Wirth, the American hospitality executive, was hired to work on a particularly expensive project: a Neom ski resort. The idea is slightly less absurd than it sounds. Temperatures sometimes dip below freezing on the region’s higher mountaintops; with enough snow-making equipment, it could be possible to facilitate a winter ski season. But Wirth soon grew alarmed by the environmental implications. The resort plans called for building an artificial lake, which would require blowing up large portions of the landscape. The Vault, an adjacent hotel and residential development, would occupy a man-made canyon, essentially “a massive open-pit mine,” Wirth says. It was a landscape that might have been lifted from Foundation, an Apple TV+ series set thousands of years in the future that MBS has said he enjoys. (Loosely based on novels by Isaac Asimov, it tells the story of a mathematician’s quest to protect human knowledge from the collapse of a dying galactic empire, whose three genetically identical monarchs live in a sprawling palace while their subjects toil below ground.) “We couldn’t even estimate the build cost,” Wirth says. “We were hanging buildings on the side of cliffs, and we didn’t even know the geology.” He decided faster than most that his No. 2 bucket was overflowing. Wirth resigned in August 2020, five months into the job.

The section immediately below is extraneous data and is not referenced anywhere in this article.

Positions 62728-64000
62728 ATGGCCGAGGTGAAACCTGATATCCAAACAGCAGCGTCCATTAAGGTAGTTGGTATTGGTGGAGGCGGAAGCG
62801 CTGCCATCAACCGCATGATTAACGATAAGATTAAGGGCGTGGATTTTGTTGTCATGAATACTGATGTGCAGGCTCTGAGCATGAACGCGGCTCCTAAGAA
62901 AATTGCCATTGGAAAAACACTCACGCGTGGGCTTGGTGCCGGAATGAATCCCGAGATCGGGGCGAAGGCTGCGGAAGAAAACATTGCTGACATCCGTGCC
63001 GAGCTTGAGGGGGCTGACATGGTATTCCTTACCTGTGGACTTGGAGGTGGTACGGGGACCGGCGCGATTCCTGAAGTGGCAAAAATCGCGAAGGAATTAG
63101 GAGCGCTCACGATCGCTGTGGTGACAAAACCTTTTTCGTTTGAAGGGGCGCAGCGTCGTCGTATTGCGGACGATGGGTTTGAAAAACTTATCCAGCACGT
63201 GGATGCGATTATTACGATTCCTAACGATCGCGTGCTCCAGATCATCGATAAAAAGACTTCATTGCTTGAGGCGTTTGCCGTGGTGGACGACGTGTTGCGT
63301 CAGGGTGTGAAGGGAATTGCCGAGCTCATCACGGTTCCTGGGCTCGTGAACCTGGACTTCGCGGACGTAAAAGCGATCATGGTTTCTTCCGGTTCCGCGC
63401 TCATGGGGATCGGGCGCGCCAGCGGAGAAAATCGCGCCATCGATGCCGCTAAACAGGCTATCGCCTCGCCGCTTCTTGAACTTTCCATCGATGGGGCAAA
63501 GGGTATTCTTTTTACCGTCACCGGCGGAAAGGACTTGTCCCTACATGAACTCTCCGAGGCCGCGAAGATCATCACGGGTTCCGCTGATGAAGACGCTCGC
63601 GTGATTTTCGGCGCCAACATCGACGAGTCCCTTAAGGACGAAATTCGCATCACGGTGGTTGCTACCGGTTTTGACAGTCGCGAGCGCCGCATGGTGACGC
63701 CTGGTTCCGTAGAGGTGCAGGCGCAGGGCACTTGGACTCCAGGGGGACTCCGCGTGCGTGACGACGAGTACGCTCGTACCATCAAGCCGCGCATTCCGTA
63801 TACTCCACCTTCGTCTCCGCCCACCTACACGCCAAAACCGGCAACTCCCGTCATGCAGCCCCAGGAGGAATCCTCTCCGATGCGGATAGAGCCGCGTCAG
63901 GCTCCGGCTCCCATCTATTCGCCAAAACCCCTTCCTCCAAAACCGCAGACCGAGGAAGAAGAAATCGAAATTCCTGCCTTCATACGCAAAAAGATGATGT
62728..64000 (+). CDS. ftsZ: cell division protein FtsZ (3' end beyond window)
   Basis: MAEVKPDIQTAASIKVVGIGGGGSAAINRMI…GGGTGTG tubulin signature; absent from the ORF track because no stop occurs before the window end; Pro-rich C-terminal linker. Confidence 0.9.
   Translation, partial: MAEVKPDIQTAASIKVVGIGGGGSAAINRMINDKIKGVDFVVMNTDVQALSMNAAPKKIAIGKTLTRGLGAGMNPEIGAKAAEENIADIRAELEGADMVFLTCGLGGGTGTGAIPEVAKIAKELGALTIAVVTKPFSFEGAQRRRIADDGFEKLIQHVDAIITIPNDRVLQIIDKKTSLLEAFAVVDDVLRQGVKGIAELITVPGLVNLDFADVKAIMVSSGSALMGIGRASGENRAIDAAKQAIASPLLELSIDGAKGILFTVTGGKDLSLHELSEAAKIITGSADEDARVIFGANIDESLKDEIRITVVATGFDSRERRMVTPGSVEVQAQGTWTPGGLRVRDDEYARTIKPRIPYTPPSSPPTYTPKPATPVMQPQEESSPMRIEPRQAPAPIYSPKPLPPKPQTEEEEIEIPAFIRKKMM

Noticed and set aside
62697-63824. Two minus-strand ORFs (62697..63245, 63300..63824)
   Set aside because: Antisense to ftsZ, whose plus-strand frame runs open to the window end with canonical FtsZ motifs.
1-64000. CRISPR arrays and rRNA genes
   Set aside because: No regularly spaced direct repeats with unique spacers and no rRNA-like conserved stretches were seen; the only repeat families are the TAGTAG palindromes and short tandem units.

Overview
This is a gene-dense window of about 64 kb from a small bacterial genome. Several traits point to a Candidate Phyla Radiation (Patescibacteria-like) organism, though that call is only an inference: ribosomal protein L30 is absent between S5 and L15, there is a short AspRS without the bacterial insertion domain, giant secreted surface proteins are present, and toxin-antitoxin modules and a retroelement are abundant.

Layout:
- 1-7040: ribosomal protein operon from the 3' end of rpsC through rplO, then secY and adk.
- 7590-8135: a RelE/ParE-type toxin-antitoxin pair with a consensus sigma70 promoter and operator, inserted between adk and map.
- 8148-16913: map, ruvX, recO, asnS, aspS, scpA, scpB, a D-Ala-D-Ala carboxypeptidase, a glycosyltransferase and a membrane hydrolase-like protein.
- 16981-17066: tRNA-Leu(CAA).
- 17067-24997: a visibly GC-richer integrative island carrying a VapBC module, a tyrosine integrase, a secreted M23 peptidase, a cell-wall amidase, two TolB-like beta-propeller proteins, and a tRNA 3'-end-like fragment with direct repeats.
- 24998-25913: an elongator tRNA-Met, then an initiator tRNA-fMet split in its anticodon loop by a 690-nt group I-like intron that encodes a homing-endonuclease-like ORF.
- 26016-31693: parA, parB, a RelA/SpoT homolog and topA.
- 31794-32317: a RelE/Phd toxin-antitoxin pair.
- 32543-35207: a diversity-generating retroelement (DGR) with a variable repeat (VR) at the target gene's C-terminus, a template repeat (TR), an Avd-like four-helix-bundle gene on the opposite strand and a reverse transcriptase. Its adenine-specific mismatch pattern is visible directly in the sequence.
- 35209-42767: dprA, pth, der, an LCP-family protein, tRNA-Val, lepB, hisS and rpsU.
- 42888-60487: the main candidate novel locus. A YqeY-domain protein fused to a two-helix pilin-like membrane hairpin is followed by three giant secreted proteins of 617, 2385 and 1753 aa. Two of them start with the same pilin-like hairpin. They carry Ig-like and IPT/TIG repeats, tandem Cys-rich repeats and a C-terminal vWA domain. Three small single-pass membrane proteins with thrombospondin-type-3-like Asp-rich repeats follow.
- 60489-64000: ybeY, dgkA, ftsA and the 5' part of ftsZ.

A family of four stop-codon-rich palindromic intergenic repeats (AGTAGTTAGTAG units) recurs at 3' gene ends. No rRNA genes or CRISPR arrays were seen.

The main residential camp for Neom’s 2,000 employees is tucked among rocky hills 2 miles from the coast. To enter, I had to pass two checkpoints manned by private security guards. My face was also scanned by machinery bearing the logo of Zhejiang Dahua Technology Co., a company accused by activists of helping the Chinese government surveil Uyghurs in Xinjiang.
Past the barbed-wire fence, Neom Community 1 unfolds in a series of neat lawns and identical white homes. Each is about the size of a shipping container, identified by a series of letters and numbers—Block 15, C-83, for example. Meals are served in a central dining hall, and employees zip between buildings on electric scooters. The overall aesthetic might be described as a cross between a Google campus and a minimum-security prison, albeit one with a small population of children: Community 1 has a school, and some employees have moved their families in.